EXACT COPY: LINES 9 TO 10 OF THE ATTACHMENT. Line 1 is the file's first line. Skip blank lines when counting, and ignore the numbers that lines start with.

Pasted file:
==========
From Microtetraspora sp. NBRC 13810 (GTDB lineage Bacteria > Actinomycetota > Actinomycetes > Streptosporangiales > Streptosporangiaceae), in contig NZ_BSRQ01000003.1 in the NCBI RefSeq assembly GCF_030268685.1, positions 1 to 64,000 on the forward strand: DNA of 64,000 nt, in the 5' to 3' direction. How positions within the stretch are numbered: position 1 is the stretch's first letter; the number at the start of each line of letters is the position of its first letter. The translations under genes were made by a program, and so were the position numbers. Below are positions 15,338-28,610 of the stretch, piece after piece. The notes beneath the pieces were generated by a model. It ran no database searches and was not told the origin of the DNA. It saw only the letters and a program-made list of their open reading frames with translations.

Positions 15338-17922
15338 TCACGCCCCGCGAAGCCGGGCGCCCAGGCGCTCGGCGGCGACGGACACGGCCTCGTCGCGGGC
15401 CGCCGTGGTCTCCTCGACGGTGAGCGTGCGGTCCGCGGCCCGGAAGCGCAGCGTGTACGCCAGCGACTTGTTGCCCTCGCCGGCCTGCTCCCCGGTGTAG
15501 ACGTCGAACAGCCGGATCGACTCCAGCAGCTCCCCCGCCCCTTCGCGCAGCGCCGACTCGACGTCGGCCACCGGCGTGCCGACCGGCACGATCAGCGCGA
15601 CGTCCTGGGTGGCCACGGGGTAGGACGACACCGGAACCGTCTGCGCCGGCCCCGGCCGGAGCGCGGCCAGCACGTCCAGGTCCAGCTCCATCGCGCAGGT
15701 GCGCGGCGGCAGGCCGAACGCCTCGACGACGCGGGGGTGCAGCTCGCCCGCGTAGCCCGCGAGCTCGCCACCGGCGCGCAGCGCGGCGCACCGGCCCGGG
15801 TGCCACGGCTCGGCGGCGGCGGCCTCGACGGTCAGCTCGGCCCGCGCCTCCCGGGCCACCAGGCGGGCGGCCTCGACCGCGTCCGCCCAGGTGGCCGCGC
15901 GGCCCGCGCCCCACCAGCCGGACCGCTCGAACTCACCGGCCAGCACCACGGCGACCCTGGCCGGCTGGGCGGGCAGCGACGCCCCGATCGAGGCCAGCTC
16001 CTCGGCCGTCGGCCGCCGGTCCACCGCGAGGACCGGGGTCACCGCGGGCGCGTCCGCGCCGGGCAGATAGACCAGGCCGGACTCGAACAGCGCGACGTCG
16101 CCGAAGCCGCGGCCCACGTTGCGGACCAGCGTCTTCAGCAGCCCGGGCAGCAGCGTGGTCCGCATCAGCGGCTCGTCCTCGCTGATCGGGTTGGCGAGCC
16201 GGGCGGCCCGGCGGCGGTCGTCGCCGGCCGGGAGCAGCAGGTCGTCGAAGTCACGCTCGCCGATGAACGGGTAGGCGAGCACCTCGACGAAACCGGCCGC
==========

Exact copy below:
15901 GGCCCGCGCCCCACCAGCCGGACCGCTCGAACTCACCGGCCAGCACCACGGCGACCCTGGCCGGCTGGGCGGGCAGCGACGCCCCGATCGAGGCCAGCTC
16001 CTCGGCCGTCGGCCGCCGGTCCACCGCGAGGACCGGGGTCACCGCGGGCGCGTCCGCGCCGGGCAGATAGACCAGGCCGGACTCGAACAGCGCGACGTCG